Photographer Martin Kollar arrived in New Orleans on a magazine assignment six days after Hurricane Katrina struck.
The assignment got canceled, and suddenly Kollar found himself with nothing to do in a place that was at the center of the world's attention.
Walking around the city, Kollar couldn't help but notice the television crews covering the aftermath of the storm. Every day around 6 p.m. they would start broadcasting from Canal Street.
"It was … a bit awkward," Kollar said. "Canal Street was perfectly fine. It wasn't hit by the hurricane badly, but there was some leftover water, and that place was used by TV companies to show how badly it was hit."
The rest of the city had suffered terrible destruction, Kollar said, but the crews only had access to certain areas. One building around Canal Street had collapsed, and Kollar said all the cameras used it in their live shots to convey a sense of catastrophe.
The interplay of reality and fiction in television news interested Kollar, and in between projects he started to document it. Over the years, his assignments took him across the United States and Europe, and in each of those places he managed to get access to a news crew at work.
"These are people coming from media, so they don't really mind the camera," Kollar said. "The only worry was not to make noise in the moment they were talking."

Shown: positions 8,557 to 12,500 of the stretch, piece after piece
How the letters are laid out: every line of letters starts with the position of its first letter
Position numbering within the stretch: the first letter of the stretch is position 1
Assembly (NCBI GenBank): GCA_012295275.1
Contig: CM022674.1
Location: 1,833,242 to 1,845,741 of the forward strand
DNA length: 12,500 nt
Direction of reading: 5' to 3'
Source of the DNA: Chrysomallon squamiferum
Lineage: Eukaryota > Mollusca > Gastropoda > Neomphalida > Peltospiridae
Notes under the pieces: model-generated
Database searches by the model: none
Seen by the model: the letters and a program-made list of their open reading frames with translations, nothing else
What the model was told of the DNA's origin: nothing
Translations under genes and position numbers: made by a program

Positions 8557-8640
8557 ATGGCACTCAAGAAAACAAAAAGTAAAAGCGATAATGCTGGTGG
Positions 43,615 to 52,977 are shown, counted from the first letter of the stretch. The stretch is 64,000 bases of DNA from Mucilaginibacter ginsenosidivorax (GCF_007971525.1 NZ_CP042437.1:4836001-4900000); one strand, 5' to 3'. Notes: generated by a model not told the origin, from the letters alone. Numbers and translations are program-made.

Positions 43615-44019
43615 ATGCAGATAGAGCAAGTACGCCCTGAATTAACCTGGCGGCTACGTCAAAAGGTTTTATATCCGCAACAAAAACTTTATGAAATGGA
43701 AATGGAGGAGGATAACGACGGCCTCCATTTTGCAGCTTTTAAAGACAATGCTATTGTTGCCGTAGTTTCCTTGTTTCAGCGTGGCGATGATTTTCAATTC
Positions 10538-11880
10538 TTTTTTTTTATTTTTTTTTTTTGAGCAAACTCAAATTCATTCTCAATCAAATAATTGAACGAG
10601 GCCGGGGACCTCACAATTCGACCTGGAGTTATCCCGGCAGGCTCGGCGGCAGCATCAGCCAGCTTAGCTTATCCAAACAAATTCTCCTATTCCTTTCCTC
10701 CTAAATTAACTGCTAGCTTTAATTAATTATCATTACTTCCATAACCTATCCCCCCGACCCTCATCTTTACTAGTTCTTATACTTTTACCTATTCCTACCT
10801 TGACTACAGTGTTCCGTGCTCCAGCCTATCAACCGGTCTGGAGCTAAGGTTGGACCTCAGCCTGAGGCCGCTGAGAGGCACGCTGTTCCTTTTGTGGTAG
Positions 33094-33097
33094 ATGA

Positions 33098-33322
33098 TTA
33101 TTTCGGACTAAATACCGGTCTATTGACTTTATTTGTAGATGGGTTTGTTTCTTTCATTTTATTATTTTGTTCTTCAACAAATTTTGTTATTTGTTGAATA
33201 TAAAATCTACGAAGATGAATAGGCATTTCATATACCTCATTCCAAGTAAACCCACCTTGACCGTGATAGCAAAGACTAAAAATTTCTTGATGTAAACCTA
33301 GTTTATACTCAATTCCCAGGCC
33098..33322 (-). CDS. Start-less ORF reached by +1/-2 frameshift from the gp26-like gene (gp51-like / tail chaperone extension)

In the weird world of news, Kollar didn't have to look too hard to find unusual moments when truth and artifice collided.
In Los Angeles, he heard that a catering truck crashed at an intersection near where he was staying. The reporter at the scene was wearing a small microphone on her clothes, and framed without the television camera, Kollar said she looked like she could have been a regular passerby simply posing for a photo in front of the accident.
In his home country of Slovakia, he came across a reporter reporting from a hot spring. The story was that the summer heat was getting bad, but Kollar said that day was actually rather rainy and gray.
"In July or August not many things are happening in terms of news," Kollar said. "It's a bad season for newsmen, so they were like completely panicking."
The other photos in the series, he said, have a touch of the surreal. A court reporter in San Diego, frozen in a moment, looks strangely emotional. In Cannes, France, a reporter standing on a beach appears disproportionate to the women behind him.
"When you look at the news, you usually see a portrait, a face," Kollar said. "When you step back a few steps, when you see the whole scene, you could see completely different things."
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